Galina Antonova ◽  
Iris Z Jaffe ◽  

Placental ischemia, an initiating event of preeclampsia (PE), increases plasma leptin levels. We recently developed a model of midgestation (gestation day (GD)11-18) leptin infusion mimicking the midgestation rise in leptin levels of PE patients. Our previous work demonstrates that deletion of endothelial mineralocorticoid receptors (ECMR) improves markers of vascular dysfunction in leptin-infused female mice. We hypothesized vascular function improvement with ECMR deletion ablates hypertension and fetal growth restriction in pregnant leptin-infused mice. Pregnant ECMR +/+ (WT) and ECMR -/- (KO) mice were infused with vehicle or leptin by osmotic pump (lep, 0.9mg/kg/day, s.c.) on GD11-18 while implanted with radiotelemeters for conscious blood pressure (BP) measurement and wire myography of thoracic aorta and 2 nd order mesenteric arteries at GD18 (*=P<0.05). Leptin infusion did not decrease maternal weight in any groups. Leptin decreased pup weight (0.86±0.04g WT vs 0.52±0.11 WT+lep*) and placental efficiency (pup/placenta ratio) (9.7±0.7 WT vs 7.9±0.6 WT+lep*) in WT pregnant mice. ECMR deletion prevented leptin-mediated decreases in pup weight (0.91±0.06g KO vs 1.0±0.07 KO+lep) and placental efficiency (9.6±0.5 KO vs 9.4±1.2 KO+lep). Mean arterial pressure (BP) increased in leptin-infused WT (102±3mmHg WT vs 120±12 WT+lep*), but not KO (107±2 KO vs 106±8 KO+lep), mice from GD11-18. Leptin infusion reduced acetylcholine-mediated relaxation in both aorta and mesenteric arteries of WT* and constriction to KCl in mesenteric arteries in WT*, but not KO, pregnant mice (2-way ANOVA, repeated measures). Leptin increased plasma endothelin-1 (ET-1, 1.1±0.3 pg/ml WT vs 4.4±1.8 WT+lep*), placental mRNA expression of prepro-ET-1 (1.9±0.3-fold change from WT*) and ET-1 converting enzyme-1 (1.6±0.3-fold change from WT*) in pregnant WT mice. Leptin infusion also increased adrenal aldosterone-synthase protein (1.4±0.4 WT ratio/β actin vs 3.2±0.3 WT+lep*) and angiotensin II type 1 receptor b (3.5±0.8-fold change from WT*) mRNA in pregnant mice. Collectively, these data indicate that leptin infusion induces hypertension and fetal growth restriction in pregnant mice due to vascular dysfunction and increased ECMR activation in pregnant mice.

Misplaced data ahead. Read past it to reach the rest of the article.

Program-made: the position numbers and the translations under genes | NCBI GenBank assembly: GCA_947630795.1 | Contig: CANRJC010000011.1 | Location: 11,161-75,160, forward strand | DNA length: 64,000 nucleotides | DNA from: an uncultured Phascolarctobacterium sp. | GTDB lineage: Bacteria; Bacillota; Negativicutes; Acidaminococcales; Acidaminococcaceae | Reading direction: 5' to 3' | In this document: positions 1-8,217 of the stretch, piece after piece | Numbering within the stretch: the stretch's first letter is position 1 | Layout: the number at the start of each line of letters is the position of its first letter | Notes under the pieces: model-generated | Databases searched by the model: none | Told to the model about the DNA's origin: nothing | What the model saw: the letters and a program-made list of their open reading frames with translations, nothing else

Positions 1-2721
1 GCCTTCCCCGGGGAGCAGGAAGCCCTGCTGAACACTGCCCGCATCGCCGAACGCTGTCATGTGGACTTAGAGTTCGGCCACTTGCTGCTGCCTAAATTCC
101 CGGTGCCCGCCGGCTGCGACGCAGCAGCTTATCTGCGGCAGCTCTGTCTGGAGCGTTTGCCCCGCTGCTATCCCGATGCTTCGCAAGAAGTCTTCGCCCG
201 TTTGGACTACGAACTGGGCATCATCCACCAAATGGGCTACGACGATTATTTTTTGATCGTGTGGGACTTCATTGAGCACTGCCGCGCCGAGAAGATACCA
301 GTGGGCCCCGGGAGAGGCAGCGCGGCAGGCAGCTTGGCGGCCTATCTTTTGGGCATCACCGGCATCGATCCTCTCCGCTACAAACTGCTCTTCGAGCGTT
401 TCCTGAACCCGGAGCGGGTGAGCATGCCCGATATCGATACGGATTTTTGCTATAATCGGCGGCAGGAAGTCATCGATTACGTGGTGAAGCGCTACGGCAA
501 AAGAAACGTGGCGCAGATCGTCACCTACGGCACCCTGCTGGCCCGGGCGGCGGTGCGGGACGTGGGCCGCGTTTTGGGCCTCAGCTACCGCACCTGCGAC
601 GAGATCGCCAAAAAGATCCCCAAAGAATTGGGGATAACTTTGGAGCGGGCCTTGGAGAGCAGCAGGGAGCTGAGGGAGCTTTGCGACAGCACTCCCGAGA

Hypertension ◽  
2021 ◽  
Vol 78 (Suppl_1) ◽  
Linsay McCallum ◽  
Stefanie Lip ◽  
Francisco J Rios ◽  
Karla B Neves ◽  
Jason Kilmartin ◽  

Hypertension, vascular dysfunction and downregulation of the renin angiotensin system as sequelae of COVID-19 The long-term CV consequences of COVID are unknown however the potential for ongoing cardiac and vascular inflammation with RAAS alteration may increase the risk of developing hypertension and CV disease. Non-hypertensive patients hospitalised in April-May 2020 with either confirmed COVID19 (cases) or non-COVID (controls) diagnosis were recruited ≥12 weeks post-discharge. All underwent detailed BP and vascular/immune and RAAS phenotyping. The primary outcome was ABPM 24-hr SBP. Paired t-tests and multivariable regression models used to assess differences. Thirty cases and eighteen controls completed the study. Cases were older (51±7 vs 45±9 years) with lower discharge SBP (121±10 vs 128±15 mmHg; p0.01). ABPM at study visit was higher in the cases compared to controls (24-hour SBP (OR[95%CI]: 8.6[0.9-16.3]; p0.03), day-time SBP (8.6[1.5-17.3]; p0.02), day-time DBP (4.6[0.1-9.1]; p<0.05). Paired analysis of office BP showed a 11 mmHg difference between cases and controls (11.5[3.12];19.8; p=0.008; figure) Cases had lowerRenin and Ang-1-10 levels (-0.4[-0.9-0.1]; p0.08; -0.7[-1.2- -0.1]; p0.02 respectively) and higher TNF-alpha (0.5[0.1-0.9]; p0.01). Confirmed COVID requiring hospitalisation is associated with elevated SBP, reduced renin and Ang-1-10 and elevated TNF-alpha at ≥12 weeks post-discharge.